My schedule has been very busy of late, which means I actually didn't get to put together an Adventure of the Week post last week. And this week's entry is just going to be a brief novelty post, though that's not what I expected it to be when I ran across a copy of its BASIC source code in the obscure nooks and crannies of the Internet.
This TRS-80 game, known simply as An Adventure with no year or publisher cited, is clearly unfinished and not in any kind of publishable condition. It's notable mainly for what I presume to be a pure coincidence in naming on its title screen:
Wait... Tim Schafer? The spelling matches that of Double Fine founder and game designer extraordinaire Tim Schafer, whose storied Lucasarts history included the point-and-click classics The Secret of Monkey Island, Day of the Tentacle and Full Throttle, and whose in-progress Kickstarter phenomenon currently known only as Double Fine Adventure is eagerly anticipated.
But I have to rein in my enthusiasm and conclude that An Adventure was not written by the same Tim Schafer -- or, if by some odd confluence of events it was, it must have been a late-night bender project, begun and left unfinished in the space of a few hours. For this is an unfinished choose-your-own-adventure style game, which starts with poor grammar and spelling and goes downhill from there. I'm not even going to put a *** SPOILERS *** boundary in this post, because there's nothing to spoil here, really!
Here's the premise: The player is bored and decides to take a road trip (at least that's the more interesting of the binary choices presented.)
Going to bed is an instant end-of-story - HOPE YOU HAVE A BORING EVENING. Presuming we decide to call our best friend, the next "challenge" is to remember their phone number. We can look it up, non-interactively, if we don't know the number, so this is not really an obstacle. Grammar and spelling remain questionable as we WAIST NO TIME looking up the friend's phone number.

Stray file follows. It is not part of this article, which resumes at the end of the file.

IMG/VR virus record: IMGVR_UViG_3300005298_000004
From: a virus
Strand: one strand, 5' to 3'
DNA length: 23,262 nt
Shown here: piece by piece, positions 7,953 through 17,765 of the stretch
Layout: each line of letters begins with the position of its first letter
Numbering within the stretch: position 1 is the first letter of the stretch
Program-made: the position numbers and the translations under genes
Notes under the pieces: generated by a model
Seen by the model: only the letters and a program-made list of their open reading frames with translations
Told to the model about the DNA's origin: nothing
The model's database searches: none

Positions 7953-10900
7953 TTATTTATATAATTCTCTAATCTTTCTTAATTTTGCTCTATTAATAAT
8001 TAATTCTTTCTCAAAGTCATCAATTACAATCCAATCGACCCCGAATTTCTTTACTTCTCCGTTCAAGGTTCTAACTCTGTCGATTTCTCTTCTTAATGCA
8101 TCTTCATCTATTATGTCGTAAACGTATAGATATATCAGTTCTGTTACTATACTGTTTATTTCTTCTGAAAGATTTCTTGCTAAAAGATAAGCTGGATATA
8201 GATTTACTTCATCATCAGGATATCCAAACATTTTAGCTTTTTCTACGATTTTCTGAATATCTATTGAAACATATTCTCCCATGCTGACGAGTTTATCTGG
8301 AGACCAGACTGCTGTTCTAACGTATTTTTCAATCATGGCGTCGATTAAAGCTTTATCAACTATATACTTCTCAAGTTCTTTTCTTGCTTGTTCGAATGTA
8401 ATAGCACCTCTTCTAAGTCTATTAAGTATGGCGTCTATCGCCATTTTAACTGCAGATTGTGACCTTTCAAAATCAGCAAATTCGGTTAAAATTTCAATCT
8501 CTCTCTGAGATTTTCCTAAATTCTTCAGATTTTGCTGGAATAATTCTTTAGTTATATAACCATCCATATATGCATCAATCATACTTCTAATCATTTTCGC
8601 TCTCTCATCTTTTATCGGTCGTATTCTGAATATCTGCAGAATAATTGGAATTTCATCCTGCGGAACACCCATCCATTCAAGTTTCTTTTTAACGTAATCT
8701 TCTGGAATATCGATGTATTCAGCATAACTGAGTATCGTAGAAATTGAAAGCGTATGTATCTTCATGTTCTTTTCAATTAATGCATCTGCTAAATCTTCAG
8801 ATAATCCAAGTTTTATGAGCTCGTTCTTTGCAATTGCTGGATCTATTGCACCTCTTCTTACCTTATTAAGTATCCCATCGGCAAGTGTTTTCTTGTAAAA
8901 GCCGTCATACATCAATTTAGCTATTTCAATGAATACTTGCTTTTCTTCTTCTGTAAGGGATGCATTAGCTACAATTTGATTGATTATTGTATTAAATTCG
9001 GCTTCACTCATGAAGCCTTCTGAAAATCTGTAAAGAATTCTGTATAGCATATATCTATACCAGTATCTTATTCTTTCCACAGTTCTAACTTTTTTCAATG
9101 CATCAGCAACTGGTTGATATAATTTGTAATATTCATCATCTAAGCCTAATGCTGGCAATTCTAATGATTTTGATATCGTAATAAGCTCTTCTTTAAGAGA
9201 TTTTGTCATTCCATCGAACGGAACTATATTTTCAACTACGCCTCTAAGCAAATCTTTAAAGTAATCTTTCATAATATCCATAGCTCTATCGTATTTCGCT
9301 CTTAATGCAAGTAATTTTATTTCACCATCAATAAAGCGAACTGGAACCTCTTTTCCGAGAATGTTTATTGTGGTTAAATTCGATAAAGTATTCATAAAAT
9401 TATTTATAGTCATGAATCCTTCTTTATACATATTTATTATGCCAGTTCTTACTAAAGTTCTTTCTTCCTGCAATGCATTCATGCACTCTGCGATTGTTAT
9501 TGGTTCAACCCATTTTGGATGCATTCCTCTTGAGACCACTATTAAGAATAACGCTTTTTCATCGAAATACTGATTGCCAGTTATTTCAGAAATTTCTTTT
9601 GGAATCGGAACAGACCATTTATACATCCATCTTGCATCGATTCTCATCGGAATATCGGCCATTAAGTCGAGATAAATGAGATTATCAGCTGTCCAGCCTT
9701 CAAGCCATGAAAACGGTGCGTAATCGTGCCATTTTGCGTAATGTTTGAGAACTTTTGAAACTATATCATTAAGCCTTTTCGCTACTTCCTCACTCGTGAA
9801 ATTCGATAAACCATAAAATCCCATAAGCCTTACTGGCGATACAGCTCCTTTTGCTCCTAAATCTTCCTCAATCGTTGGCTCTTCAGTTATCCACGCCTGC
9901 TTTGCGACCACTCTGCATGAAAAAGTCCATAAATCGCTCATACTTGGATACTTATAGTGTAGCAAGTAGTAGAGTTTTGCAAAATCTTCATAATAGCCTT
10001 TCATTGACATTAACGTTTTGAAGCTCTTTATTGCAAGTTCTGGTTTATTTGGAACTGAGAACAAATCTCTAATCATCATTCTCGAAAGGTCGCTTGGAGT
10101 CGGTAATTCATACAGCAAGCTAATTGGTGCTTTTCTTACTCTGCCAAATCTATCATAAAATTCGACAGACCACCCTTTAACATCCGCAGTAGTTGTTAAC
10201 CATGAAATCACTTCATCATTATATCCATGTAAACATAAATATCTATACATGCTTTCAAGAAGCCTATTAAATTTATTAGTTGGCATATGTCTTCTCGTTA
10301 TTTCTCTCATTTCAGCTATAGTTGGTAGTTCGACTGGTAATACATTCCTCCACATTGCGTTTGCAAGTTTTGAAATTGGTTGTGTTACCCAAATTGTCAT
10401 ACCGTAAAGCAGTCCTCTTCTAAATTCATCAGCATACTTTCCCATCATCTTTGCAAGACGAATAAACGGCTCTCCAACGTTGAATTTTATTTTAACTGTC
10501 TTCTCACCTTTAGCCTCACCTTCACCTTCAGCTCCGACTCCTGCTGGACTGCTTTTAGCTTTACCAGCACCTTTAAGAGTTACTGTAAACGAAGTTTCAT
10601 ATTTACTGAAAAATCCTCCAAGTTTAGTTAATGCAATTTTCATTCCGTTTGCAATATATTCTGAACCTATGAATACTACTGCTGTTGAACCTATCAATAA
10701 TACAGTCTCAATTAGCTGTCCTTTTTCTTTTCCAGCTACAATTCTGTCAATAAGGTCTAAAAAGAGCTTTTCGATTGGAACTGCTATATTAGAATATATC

Then we get to impose a choice on our called friend as to whether or not they want to take this road trip, and even if we choose the negative response, the story barges ahead by insisting that we somehow manage to talk our friend into it.
The only non-binary choice is that we get select the color of the Camaro Z-28 for the trip, which was recently given to our character by his or her parents in recognition of an 18th birthday. And then -- perhaps forebodingly -- the game crashes with a SYNTAX ERROR in 1170.
I managed to patch up this line of code -- some quotes were in entirely the wrong place -- and learned that we can then choose to go north or south, east or west. Selecting to travel east or west crashes the game with an undefined line number. North or south doesn't produce an error, but making this choice simply clears the screen and ends without further comment.
Looking at the code verifies that this game is unfinished -- it appears that the author simply made it up as he was going along, and the final choices branch to nonexistent line numbers. I'd have thought the source code file was corrupted or something, but the "real" ending that clears the screen and just ends appears to be entirely intentional, and the general sloppiness of the code at hand suggests that this was just a lark.
It's often said that half of success is just showing up. The other, more difficult half is actually finishing something. This effort clearly lies somewhere in between.